I think we can all agree that in JaJuan Seider WVU found itself someone who can capably recruit the parts of Florida Robert Gillespie mined so well the past few years, and that that work continued what the Mountaineers have done there since Doc Holliday was wearing out a path before it started to pay dividends.
And Seider can probably coach a bit as the boss of the running backs, too. We have to wait and see on that one, but we know he’s pulled players out of the region awash with talent and that Dana Holgorsen was looking to find someone who could do the same for the Mountaineers.
Why Seider? Just ask him.
“The biggest thing with south Florida kids is trust,” Seider said. “If you’re the coach recruiting them, you’re going to have a hard time recruiting them if they don’t trust you. If they trust you, they’ll go through a wall for you.”
Where a head coach oversees up to 85 players on scholarship and walk-ons, an assistant coach recruits a handful of players and coaches a small group every year. High school coaches, like parents, trust the assistant coaches will look out for the player and get involved in matters before the coach becomes involved.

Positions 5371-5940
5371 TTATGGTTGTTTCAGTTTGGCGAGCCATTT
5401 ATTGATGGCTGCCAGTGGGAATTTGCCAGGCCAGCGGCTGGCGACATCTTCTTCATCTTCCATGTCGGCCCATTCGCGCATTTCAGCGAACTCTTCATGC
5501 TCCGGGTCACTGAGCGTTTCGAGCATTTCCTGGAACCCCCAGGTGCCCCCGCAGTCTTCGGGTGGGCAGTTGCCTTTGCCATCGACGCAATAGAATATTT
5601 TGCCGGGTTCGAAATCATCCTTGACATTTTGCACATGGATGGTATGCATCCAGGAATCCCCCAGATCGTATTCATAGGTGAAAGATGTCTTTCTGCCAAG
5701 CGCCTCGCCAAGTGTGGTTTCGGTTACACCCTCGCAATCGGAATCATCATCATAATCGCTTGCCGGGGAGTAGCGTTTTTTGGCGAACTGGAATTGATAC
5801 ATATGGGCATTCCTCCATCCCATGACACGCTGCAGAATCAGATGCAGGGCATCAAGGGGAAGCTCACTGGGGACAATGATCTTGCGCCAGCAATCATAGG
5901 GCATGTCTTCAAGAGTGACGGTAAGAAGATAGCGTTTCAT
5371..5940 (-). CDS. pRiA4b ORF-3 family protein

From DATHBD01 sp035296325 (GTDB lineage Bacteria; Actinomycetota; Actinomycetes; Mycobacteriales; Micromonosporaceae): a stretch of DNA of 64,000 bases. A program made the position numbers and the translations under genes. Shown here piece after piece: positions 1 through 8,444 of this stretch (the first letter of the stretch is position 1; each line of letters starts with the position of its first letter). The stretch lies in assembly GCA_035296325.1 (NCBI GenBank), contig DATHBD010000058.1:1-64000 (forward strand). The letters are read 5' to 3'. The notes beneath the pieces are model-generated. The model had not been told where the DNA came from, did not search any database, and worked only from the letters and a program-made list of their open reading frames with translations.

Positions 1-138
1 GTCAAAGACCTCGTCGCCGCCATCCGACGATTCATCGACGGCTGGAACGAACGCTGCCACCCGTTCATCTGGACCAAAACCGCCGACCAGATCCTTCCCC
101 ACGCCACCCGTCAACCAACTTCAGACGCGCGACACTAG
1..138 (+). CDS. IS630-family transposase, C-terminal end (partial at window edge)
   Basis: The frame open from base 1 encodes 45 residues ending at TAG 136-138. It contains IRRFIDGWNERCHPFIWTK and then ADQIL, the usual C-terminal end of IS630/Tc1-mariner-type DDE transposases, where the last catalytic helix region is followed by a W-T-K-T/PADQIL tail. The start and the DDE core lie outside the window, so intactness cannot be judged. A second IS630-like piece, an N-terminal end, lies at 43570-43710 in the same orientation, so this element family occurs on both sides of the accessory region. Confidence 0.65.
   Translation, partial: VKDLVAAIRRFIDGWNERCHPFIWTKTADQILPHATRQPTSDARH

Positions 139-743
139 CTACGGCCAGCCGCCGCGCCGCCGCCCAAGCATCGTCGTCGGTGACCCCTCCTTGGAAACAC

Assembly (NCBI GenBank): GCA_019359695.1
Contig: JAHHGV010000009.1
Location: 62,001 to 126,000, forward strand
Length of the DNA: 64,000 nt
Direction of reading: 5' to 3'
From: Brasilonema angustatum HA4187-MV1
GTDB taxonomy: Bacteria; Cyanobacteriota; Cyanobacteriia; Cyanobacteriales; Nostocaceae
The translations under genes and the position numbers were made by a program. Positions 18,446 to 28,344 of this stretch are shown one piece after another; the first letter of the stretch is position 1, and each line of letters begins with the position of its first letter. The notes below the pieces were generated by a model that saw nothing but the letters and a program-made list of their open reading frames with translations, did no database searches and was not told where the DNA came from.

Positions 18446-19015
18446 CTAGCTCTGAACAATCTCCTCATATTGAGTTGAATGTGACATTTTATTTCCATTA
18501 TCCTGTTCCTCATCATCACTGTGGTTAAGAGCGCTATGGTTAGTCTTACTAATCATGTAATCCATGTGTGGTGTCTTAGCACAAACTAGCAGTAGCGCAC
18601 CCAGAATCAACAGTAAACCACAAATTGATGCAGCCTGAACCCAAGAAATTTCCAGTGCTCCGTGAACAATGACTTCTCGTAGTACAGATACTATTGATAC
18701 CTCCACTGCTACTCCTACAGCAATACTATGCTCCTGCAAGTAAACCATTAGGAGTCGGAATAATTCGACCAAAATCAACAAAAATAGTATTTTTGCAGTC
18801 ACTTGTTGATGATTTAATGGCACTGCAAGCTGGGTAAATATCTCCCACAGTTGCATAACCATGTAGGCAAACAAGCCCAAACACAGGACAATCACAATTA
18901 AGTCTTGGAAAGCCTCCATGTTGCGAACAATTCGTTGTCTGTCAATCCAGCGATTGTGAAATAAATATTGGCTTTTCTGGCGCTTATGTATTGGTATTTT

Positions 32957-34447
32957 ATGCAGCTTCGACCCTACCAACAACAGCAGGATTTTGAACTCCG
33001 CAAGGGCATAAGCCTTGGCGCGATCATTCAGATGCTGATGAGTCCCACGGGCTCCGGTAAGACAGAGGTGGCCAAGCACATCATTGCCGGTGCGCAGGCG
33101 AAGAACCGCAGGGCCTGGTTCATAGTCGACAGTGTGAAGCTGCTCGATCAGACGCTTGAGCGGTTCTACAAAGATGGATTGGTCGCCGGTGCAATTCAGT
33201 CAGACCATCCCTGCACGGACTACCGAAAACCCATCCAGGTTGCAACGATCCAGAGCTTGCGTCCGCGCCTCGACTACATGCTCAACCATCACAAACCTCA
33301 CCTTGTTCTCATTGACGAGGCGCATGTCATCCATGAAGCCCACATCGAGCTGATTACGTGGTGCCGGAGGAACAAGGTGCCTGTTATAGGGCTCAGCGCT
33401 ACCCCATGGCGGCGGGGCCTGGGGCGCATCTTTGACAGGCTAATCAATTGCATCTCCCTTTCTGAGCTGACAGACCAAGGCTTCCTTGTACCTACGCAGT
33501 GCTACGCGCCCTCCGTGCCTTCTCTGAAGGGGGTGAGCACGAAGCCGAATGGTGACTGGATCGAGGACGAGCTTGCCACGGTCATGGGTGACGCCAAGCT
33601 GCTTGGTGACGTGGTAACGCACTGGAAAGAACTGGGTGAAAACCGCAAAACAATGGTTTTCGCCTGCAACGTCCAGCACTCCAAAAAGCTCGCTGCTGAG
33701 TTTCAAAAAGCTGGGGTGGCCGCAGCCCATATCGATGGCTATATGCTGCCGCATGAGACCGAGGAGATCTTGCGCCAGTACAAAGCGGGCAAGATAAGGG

“The coaches down there trust me,” Seider said. “They know if I tell a kid I’m going to do something, I’m going to do it.”
Seider is honest, educated by his experience as a high school player recruited from a region known as “Muck City” and a college star who returned there.
Now he has been further shaped by his time as an assistant coach. What he sees are college coaches who view the state as an opportunity for themselves and not always the players.
“There are so many guys recruiting kids to say, ‘I signed somebody. I signed, X, Y and Z. I signed this many guys,’ just to look good for a job,” Seider said. “The coaches down there are smarter now. They’re not getting caught up in Florida, Florida State and Miami. They’re getting caught up in ‘What’s best for my kids?’ “